Getting lost — check, demon blister— check, skinny dipping — double check! Read on to get the skinny on Big Sandy Lake in Bridger-Teton National Forest Wyoming.
The drive up to Bridger-Teton National Forest changed from high desert-like conditions to an area filled with evergreen and aspen trees, and scenery that reminded Sarah very much of home. After a tough hike up Medicine Bow Peak a couple of days prior, this gently-sloping hike to a large, mountain-lined, boulder-strewn lake was just what we had in mind.
Hiking to Big Sandy Lake in Wyoming
Hiking to Big Sandy Lake
As we set out from the trailhead, we felt at home with the familiar mix of dirt, mangled roots, and smooth rock under our feet. Two miles into this 12 mile hike we had to stop. Sarah took off her boot to reveal a demon blister from hell. She’d tried new insoles during our previous hike to see if they were any good — they weren't and she was still dealing with the after effects of that bad decision. Cue Sarah’s intellect and ingenuity: sports tape + panty liner = ultimate blister stopping power. The hike continued.
Skinny Dipping at the Lake
After another four miles we made it to the lake. We hiked around it until we found a secluded spot to relax.
Jimmy: “I am going to get in and cool off.”
Sarah: “Ok, sounds good” — momentarily looks away not knowing what Jimmy meant.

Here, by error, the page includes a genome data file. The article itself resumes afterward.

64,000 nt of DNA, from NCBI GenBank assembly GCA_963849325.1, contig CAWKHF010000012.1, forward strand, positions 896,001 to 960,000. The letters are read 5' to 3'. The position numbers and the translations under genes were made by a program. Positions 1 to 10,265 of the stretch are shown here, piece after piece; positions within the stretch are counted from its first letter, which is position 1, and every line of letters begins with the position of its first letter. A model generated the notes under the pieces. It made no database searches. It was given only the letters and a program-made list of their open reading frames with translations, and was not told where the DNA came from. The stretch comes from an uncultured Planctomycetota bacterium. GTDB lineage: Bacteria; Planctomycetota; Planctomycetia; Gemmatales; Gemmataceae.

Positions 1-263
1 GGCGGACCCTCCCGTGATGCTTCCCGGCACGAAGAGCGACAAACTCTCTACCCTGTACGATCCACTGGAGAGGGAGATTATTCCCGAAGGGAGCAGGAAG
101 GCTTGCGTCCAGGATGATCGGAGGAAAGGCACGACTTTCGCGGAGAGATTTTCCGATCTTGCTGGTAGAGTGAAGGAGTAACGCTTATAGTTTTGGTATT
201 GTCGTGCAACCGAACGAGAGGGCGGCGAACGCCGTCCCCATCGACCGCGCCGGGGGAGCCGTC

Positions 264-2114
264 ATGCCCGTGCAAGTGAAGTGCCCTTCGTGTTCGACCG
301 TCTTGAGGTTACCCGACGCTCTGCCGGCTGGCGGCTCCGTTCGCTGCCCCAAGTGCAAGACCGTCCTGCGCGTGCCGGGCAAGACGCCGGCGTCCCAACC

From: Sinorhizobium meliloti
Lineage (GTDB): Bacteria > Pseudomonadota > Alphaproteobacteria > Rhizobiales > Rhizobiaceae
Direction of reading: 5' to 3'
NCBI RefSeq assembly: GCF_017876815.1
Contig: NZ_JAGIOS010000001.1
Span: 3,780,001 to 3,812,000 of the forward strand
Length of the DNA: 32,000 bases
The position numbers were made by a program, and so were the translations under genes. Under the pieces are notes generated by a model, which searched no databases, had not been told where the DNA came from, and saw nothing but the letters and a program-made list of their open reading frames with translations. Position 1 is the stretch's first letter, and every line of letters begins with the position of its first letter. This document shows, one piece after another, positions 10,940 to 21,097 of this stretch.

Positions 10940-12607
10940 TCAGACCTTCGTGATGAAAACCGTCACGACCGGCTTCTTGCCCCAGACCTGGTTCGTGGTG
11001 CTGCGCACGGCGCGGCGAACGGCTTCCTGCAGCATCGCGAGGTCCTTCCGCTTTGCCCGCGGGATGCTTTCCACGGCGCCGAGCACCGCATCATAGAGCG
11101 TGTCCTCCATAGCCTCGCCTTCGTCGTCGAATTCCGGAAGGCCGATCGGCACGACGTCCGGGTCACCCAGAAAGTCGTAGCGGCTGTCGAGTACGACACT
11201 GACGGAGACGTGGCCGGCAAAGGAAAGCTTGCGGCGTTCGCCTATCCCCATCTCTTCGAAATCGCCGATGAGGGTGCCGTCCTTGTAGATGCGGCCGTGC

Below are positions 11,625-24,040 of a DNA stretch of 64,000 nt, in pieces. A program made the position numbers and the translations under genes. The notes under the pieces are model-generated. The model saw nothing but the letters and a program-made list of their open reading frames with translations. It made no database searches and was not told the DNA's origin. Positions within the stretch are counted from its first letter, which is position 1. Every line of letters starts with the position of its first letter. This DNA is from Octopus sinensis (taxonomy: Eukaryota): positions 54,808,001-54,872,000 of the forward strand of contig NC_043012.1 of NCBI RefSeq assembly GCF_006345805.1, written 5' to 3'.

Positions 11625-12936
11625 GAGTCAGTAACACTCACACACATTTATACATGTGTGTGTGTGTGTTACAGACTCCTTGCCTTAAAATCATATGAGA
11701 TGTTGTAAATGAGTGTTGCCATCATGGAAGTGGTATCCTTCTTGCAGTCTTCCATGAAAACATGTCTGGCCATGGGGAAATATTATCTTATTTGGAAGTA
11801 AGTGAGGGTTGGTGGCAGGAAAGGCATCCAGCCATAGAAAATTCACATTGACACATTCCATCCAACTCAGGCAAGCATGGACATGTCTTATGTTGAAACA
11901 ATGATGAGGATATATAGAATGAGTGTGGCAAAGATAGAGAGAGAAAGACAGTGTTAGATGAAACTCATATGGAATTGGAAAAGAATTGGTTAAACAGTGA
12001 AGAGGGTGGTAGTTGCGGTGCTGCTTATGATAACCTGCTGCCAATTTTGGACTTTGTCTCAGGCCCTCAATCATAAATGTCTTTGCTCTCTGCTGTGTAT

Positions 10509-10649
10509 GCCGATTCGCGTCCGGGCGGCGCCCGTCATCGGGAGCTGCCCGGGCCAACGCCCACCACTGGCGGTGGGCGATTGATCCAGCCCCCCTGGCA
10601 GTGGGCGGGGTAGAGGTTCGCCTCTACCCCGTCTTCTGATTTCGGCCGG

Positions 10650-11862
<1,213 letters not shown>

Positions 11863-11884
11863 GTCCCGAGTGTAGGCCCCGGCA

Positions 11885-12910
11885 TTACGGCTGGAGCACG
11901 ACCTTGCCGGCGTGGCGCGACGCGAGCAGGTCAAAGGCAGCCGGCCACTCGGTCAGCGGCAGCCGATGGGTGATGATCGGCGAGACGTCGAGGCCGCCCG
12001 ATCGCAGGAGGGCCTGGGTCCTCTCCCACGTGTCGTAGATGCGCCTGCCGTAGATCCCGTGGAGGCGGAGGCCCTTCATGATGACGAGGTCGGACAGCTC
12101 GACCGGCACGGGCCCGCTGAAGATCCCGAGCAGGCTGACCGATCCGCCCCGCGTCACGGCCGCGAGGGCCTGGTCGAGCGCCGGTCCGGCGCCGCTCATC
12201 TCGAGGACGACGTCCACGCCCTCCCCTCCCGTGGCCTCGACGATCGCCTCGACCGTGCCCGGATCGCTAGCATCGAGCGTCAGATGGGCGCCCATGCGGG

Jimmy’s cackling laughter and a splash echo across the valley as he ran into the lake, nude. Sarah promptly joined in on the fun. Pics on request — just kidding. Those will stay in the private collection.
Tired and Lost on the Trek Back
The trek back was relatively quick and easy (at first). The hike to the lake goes upwards in elevation, but it’s gradual, so you are walking slightly downward during most of your trek to the trailhead. Nevertheless, our feet were getting pretty tired toward the end, especially after tacking on an extra mile around the lake, and we were anxious to get back to our campervan, Dot, and rest. That’s when things got stressful.
There are signs marking the intercepting trails throughout, and everything was pretty well-marked — until it wasn’t. After walking past a meadow we didn’t recognize from the beginning of our hike, we stopped at a sign that pointed toward two areas: the campground and the horse corral. We were trying to get to the trailhead but it was not on the sign. There’d been another sign just back behind the sun-drenched meadow — should we turn back and make sure we didn’t go the wrong way? Sarah’s sunburnt self said no to the meadow, so we pushed onward. There were signs for the corral close to where we parked, so we decided to walk that way.
So began an epic climb toward the horse corral trail, followed by us worrying we were lost and backtracking across the sunny meadow to the first sign. This tacked on an extra couple of miles — and more time in the direct sunlight — which felt like 500 miles in the desert at the time. By the time we started walking in the direction of the campground, we were exhausted, but luckily our second guess was correct — we found the trailhead.
All in all, it was a wonderful and adventurous day. We learned a new way to handle blisters. Sarah most likely made some backpackers' day while skinny dipping in the lake and Jimmy probably prompted numerous reports of Yeti in the area….
Would you skinny dip in a (relatively) secluded lake? And if you have, we’d love to hear your stories in the comments below!
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